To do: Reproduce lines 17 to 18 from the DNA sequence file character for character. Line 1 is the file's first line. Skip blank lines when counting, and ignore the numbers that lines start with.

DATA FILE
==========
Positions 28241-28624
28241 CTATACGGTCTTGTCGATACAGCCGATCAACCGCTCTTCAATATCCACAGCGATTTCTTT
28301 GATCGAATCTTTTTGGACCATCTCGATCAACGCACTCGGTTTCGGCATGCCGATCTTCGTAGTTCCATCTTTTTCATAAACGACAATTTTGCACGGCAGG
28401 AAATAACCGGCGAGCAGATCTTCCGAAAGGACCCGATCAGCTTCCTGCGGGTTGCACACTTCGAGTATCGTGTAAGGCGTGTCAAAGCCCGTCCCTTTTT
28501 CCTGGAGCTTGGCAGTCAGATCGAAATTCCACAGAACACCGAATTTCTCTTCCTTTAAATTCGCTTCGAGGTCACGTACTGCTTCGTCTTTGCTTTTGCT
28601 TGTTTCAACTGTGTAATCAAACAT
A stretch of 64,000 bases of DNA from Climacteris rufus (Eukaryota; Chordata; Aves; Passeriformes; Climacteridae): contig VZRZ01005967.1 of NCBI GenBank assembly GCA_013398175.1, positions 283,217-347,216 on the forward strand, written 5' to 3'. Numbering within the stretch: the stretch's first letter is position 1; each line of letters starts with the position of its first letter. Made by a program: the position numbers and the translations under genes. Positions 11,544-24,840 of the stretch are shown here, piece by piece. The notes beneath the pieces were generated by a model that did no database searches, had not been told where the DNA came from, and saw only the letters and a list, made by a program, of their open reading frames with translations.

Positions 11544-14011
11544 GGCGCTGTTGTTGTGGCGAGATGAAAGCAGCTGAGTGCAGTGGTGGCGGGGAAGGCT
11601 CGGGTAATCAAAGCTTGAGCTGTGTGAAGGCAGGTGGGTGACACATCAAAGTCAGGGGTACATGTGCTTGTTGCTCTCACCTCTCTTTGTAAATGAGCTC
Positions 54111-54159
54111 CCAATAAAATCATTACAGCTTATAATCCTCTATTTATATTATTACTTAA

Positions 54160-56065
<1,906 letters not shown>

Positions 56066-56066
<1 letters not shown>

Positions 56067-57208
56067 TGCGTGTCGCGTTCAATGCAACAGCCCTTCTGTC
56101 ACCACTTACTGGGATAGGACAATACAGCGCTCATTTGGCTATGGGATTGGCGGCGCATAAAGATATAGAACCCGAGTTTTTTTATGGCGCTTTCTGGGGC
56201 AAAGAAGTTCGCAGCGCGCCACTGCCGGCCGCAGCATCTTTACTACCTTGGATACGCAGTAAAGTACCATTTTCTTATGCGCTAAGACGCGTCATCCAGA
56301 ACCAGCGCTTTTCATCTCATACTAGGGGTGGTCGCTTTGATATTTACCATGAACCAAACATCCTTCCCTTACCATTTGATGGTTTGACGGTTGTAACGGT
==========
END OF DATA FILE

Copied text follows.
Positions 56067-57208
56067 TGCGTGTCGCGTTCAATGCAACAGCCCTTCTGTC